Middle aged Sy Parrish works as a technician at a one hour photo lab located in a SavMart store in a suburban mall. Sy is a lonely man, never having had any friends. He knows much about his customers through the photographs they have developed. But he knows more about the Yorkin family - specifically Nina Yorkin and her adolescent son Jake Yorkin, the two in the family who drop off and pick up the family's photofinishing - the family about whom he is obsessed, than anyone else. Nina's husband, Will Yorkin, is incidental to his obsession since Sy has only seen him in photographs. Sy's obsession includes fantasizing about being their favorite "Uncle Sy". He has even been making an extra set of prints for himself of all of their photographs since Jake was a newborn. After an incident at work and after Sy finds out more about the family through a set of photographs, he decides to right the injustices he sees in the only way he knows how. His actions demonstrate his true mental state. Written by
The hotel where the abduction takes place, where Sy photographs the adulterers, is called "the Edgerton". This is a reference to the scientific engineer Harold "Doc" Edgerton, most famous for his pioneering work with high speed stroboscopic flash. This technique made it possible to photograph very high speed events, and some of Edgerton's most well-known images are of a bullet in flight cutting through a playing card, a bullet passing through an apple, a balloon bursting, and a drop of milk falling into a into a glass of milk, forming a perfect milk coronet. See more »
When Sy gets out of his car and starts to snapshot his chief's daughter, he is holding a photo camera with "Minolta aspherical lens" printed around the lens. Next second there is only "Aspherical lens" around. See more »
[Quoting Deepak Chopra]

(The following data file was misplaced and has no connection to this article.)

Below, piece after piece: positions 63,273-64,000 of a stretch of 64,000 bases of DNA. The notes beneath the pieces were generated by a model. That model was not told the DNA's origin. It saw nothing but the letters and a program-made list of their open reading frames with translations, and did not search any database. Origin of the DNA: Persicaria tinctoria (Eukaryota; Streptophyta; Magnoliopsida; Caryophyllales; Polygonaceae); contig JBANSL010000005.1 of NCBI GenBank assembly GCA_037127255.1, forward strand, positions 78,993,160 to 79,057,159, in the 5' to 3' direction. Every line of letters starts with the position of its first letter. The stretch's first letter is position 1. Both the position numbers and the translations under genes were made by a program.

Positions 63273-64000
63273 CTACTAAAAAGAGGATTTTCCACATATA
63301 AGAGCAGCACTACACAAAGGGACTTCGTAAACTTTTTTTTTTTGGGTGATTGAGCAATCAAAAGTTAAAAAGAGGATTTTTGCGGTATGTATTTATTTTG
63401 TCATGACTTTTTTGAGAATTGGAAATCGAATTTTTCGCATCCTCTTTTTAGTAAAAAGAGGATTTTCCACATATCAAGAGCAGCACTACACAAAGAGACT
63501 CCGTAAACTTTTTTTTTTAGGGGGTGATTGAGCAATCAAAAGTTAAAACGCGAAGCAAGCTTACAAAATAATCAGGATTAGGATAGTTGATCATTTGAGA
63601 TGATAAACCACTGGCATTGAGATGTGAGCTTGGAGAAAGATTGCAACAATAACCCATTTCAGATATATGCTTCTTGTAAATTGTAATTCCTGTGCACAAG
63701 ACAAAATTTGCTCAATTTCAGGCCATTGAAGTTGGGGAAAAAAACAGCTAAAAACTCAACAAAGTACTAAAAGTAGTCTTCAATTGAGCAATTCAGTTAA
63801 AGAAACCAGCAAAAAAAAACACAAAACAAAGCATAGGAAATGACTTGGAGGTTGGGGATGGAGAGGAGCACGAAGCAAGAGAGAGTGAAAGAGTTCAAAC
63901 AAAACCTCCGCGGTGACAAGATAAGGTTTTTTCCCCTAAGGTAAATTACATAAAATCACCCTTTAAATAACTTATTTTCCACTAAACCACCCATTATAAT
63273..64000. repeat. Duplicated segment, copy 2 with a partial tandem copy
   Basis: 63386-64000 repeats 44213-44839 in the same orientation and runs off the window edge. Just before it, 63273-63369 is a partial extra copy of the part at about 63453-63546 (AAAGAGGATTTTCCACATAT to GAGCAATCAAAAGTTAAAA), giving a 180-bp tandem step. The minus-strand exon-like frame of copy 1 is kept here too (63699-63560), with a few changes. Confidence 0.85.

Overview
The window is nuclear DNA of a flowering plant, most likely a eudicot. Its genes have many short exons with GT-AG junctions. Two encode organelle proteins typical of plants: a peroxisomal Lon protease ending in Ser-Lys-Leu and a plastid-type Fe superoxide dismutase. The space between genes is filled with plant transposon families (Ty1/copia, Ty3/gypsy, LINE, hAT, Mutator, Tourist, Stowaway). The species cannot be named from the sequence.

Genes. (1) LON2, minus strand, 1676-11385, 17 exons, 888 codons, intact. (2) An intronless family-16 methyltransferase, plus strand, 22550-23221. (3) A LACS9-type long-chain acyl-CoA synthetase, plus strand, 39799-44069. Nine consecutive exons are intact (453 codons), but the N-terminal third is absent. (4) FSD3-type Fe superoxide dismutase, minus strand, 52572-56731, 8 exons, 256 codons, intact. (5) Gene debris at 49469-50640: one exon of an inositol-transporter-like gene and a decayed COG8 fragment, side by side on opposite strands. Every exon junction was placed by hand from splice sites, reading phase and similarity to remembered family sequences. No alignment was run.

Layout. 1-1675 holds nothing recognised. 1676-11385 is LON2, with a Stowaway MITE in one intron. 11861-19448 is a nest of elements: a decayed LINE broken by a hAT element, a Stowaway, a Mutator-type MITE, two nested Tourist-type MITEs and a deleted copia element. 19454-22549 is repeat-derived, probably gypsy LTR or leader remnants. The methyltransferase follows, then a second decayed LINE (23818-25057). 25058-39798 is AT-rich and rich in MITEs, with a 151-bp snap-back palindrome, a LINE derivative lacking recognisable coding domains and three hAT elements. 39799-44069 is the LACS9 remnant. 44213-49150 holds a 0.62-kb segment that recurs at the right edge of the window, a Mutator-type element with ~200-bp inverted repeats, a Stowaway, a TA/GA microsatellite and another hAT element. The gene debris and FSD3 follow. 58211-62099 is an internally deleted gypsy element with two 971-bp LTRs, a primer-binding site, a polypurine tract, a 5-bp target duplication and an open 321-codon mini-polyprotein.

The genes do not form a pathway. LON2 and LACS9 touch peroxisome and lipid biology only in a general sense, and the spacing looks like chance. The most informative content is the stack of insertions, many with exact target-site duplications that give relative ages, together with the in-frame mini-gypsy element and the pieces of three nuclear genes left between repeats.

The things you're most afraid of have already happened.
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One Hour Photo is a film of supreme caliber. The film is powered by the haunting, chilling, silencing, and above all-genius performance by Robin Williams. But the rather extraordinary thing is that it is not Robin Williams on the screen, it's Sy Parish (the character's name). Robin Williams fades away from our senses and slips into the ever so sweet and innocent yet psychotic role of a supermarket's photo developer. The films script is only accented by Williams, at times, restrained performance. Williams ignites on the screen and burns till the last frame, and you are unable to take your eyes off him. As I mentioned the film is subliminily written as well as directed. Though being Romanek's first, I certainly don't think this is a bad start. Romanek's direction adds to the on-going tension throughout the film. More affecting is Williams' delightful calmness. Trying to hold himself in becomes more troublesome for both Williams and his character as the story develops. Yet through the calm eyes of an innocent blaze the fires of hatred and intensity, which could very well sum up Williams' performance. The film does have some disturbing images as well. Yet they are not really strong enough for you to get up from your seat and leave yet rather the opposite. Williams' contribution as well as guidance towards the actions and scenes of peril compell as well as amaze you towards both the performance and film itself. Williams' shocking contribution to the screen is enough to make you cry, scream, and yell in your seat. Because the origins of the character are bittersweet just like own known Williams, leads to a crazed and psychotic breakdown. It's as if watching our own funny and beloved Robin fail us. Though the truth could not be any further, Williams but succeeds in the art of acting, creating an achievement in the field. Creating a landmark. Writing his/its own chapter. I guarantee that this film will be required study material in acting classes for now on. In conclusion: definitely one of the best of 2002.
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